[Excerpt] Because of the slower pace of reform, however, Telekom also stands to learn from the mistakes made in the United States, where deregulation has led to increased inequality among consumers and workers. For consumers, the restructuring has benefited businesses because they no longer pay rates that subsidize universal residential service. Both business and high-end retail customers can take advantage of falling prices for long-distance calling, high-speed networks, or enhanced features such as voice messaging. For lower-income consumers, however, the basic costs of local service have risen, and these consumers are less likely to be able to take advantage of ...


Three Plants, Three Futures, Lowell Turner Oct 2012

Three Plants, Three Futures, Lowell Turner

Lowell Turner

To spread teamwork and cooperation, managers need to reform themselves—especially their attitudes about workers. At NUMMI, management has provided a system of work and rewards that has earned the loyalty of most employees and local union leaders.


Nummi – Japanische Produktionskonzepte In Den Usa, Lowell Turner Oct 2012

Nummi – Japanische Produktionskonzepte In Den Usa, Lowell Turner

Lowell Turner

[Excerpt] NUMMI, die Produktionsstätte des Joint-Venture von General Motors und Toyota, hat Modellcharakter für die gesamte US-Automobilindustrie erlangt und gilt mittlerweile als Paradebeispiel fur eine erfolgreiche Reorganisation der Arbeit. Das »Geheimnis« von NUMMI (New United Motor Manufacturing Inc.) liegt - kurz gefaβt - in der Übertragung von japanischen Produktionskonzepten mit entsprechend sozialpartnerschaftlichen Beziehungen zwischen Arbeitnehmern und Management, Teamarbeit, hoher Arbeitsintensität und groβerer Verantwortung der Beschäftigten für ihren Arbeitsbereich in eine gewerkschaftlich organisierte amerikanische Automontagestätte - mit dramatischen Ergebnissen hinsichtlich Produktivität und Produktqualität. Kein Wunder, daβ amerikanische Automobil-Manager - nicht nur bei GM, sondern auch bei Ford und Chrysler - darauf erpicht sind, dieses Modell für ...


Perils Of The High And Low Roads: Employment Relations In The United States And Germany, Lowell Turner, Kirsten S. Wever, Michael Fichter Oct 2012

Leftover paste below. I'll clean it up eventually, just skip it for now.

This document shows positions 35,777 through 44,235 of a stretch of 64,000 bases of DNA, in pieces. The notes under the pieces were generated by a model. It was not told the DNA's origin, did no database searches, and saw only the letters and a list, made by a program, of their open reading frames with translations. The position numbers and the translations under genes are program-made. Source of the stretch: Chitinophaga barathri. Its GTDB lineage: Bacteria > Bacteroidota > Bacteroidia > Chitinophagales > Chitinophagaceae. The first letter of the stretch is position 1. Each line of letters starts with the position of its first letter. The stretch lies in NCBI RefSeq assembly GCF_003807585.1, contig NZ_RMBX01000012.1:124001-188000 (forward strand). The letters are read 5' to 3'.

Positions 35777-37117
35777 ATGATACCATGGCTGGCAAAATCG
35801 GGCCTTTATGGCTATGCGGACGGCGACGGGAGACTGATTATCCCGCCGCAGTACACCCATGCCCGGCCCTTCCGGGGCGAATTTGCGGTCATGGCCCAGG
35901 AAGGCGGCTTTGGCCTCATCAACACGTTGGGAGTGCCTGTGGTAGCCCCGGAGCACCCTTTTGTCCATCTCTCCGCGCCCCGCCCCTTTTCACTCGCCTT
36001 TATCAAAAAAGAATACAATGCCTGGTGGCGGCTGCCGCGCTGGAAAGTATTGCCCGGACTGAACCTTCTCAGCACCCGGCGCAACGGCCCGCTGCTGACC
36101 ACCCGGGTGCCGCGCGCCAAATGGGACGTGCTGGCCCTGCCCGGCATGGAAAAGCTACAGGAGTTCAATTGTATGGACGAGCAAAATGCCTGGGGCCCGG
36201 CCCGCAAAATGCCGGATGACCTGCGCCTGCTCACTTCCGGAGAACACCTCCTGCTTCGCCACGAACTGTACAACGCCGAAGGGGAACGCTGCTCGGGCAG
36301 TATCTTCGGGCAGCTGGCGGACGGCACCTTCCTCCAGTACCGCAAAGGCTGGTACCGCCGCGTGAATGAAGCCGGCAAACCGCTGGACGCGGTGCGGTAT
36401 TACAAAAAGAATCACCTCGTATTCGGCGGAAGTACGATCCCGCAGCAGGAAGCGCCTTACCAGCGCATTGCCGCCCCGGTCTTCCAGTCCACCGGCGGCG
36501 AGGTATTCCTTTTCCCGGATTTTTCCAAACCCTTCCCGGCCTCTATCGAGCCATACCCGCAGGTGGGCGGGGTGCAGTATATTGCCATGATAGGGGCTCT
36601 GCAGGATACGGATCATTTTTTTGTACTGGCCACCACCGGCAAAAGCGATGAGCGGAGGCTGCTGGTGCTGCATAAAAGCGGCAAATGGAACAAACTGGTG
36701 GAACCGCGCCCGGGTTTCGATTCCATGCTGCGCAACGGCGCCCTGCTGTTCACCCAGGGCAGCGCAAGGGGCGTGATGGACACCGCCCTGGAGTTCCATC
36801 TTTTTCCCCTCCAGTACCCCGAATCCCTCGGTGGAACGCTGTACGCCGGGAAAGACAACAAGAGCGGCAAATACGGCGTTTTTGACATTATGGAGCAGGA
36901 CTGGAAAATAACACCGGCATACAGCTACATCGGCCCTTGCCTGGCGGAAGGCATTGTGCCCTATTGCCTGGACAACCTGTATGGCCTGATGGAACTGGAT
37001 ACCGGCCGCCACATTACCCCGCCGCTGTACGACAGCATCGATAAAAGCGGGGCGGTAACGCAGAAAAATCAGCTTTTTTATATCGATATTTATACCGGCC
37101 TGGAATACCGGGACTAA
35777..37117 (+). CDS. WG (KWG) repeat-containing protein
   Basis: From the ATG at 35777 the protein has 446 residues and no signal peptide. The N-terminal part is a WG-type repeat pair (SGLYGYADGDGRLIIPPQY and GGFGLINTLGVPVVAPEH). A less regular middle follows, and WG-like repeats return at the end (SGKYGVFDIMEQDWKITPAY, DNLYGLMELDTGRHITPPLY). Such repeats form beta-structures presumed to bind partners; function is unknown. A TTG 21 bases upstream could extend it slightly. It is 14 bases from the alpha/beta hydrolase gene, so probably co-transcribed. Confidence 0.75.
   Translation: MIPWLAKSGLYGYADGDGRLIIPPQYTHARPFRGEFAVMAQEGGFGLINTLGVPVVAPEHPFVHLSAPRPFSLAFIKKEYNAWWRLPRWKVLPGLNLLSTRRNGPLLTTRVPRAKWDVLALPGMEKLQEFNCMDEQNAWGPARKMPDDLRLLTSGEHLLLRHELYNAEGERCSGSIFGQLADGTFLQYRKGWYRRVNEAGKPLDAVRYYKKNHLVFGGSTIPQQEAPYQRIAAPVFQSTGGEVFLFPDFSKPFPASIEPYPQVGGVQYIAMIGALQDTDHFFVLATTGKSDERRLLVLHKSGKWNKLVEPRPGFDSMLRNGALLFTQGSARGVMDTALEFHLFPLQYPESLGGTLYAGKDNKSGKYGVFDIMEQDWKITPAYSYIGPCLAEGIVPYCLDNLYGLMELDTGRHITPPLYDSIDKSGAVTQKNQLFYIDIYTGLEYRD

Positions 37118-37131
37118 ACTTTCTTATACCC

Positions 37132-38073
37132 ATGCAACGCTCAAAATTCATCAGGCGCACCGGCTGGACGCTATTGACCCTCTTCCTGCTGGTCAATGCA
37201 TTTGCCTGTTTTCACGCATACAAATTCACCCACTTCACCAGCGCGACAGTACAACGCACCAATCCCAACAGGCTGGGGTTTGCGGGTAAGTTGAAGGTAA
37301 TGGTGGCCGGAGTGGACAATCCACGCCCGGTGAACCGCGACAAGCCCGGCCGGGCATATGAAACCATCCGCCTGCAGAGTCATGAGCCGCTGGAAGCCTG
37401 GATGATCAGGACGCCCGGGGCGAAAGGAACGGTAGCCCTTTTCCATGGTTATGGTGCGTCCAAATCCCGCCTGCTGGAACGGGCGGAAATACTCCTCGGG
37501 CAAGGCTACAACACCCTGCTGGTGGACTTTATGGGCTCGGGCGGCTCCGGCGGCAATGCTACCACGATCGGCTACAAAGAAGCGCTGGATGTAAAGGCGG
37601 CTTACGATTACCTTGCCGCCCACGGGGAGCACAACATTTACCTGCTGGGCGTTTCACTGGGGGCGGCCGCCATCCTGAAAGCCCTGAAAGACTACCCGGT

Perils Of The High And Low Roads: Employment Relations In The United States And Germany, Lowell Turner, Kirsten S. Wever, Michael Fichter

Lowell Turner

[Excerpt] The U.S. crisis is characterized by growing income inequality, a shrinking safety net, and the decline of worker representation. Like the German crisis, it is caused in part by intensified global competition. Unlike in Germany, problems in the United States have also been exacerbated by deregulation, short-term horizons (e.g., quarterly reports to shareholders), and the decline of the labor movement.

Both Germany and the United States, however, have substantial political, economic, and social resources to use in solving their problems. The contemporary crises do not appear for either of these countries to foreshadow a major collapse like ...


The Family And Medical Leave Act’S Impact On The Hospitality Industry: Implementing Policies To Ensure Continued Productivity, Katie O'Brien Coon Oct 2012

The Family And Medical Leave Act’S Impact On The Hospitality Industry: Implementing Policies To Ensure Continued Productivity, Katie O'Brien Coon

UNLV Theses, Dissertations, Professional Papers, and Capstones

The Family and Medical Leave Act, (FMLA), allows women and men to take up to 12 weeks leave to care for a newborn child (maternity leave) and/or care for sick family members. The Department of Labor states that: